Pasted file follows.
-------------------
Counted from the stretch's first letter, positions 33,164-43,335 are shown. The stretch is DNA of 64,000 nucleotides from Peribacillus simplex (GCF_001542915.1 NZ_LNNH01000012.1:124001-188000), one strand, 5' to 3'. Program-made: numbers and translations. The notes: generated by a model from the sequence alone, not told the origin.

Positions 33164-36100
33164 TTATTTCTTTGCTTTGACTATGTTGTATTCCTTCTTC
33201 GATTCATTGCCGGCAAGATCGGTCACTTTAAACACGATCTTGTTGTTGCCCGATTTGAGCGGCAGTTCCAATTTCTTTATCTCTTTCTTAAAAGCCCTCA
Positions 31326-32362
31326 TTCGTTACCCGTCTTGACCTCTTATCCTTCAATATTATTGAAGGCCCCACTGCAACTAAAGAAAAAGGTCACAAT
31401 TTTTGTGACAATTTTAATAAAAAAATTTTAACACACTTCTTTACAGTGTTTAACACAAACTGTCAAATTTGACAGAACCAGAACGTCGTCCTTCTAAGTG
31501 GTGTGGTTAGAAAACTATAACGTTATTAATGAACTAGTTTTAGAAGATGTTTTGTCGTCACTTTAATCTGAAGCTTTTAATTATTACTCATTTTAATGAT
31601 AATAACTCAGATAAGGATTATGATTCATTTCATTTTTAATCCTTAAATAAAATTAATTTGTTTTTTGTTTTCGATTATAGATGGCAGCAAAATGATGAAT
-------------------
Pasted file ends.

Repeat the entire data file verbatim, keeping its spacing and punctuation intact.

Counted from the stretch's first letter, positions 33,164-43,335 are shown. The stretch is DNA of 64,000 nucleotides from Peribacillus simplex (GCF_001542915.1 NZ_LNNH01000012.1:124001-188000), one strand, 5' to 3'. Program-made: numbers and translations. The notes: generated by a model from the sequence alone, not told the origin.

Positions 33164-36100
33164 TTATTTCTTTGCTTTGACTATGTTGTATTCCTTCTTC
33201 GATTCATTGCCGGCAAGATCGGTCACTTTAAACACGATCTTGTTGTTGCCCGATTTGAGCGGCAGTTCCAATTTCTTTATCTCTTTCTTAAAAGCCCTCA
Positions 31326-32362
31326 TTCGTTACCCGTCTTGACCTCTTATCCTTCAATATTATTGAAGGCCCCACTGCAACTAAAGAAAAAGGTCACAAT
31401 TTTTGTGACAATTTTAATAAAAAAATTTTAACACACTTCTTTACAGTGTTTAACACAAACTGTCAAATTTGACAGAACCAGAACGTCGTCCTTCTAAGTG
31501 GTGTGGTTAGAAAACTATAACGTTATTAATGAACTAGTTTTAGAAGATGTTTTGTCGTCACTTTAATCTGAAGCTTTTAATTATTACTCATTTTAATGAT
31601 AATAACTCAGATAAGGATTATGATTCATTTCATTTTTAATCCTTAAATAAAATTAATTTGTTTTTTGTTTTCGATTATAGATGGCAGCAAAATGATGAAT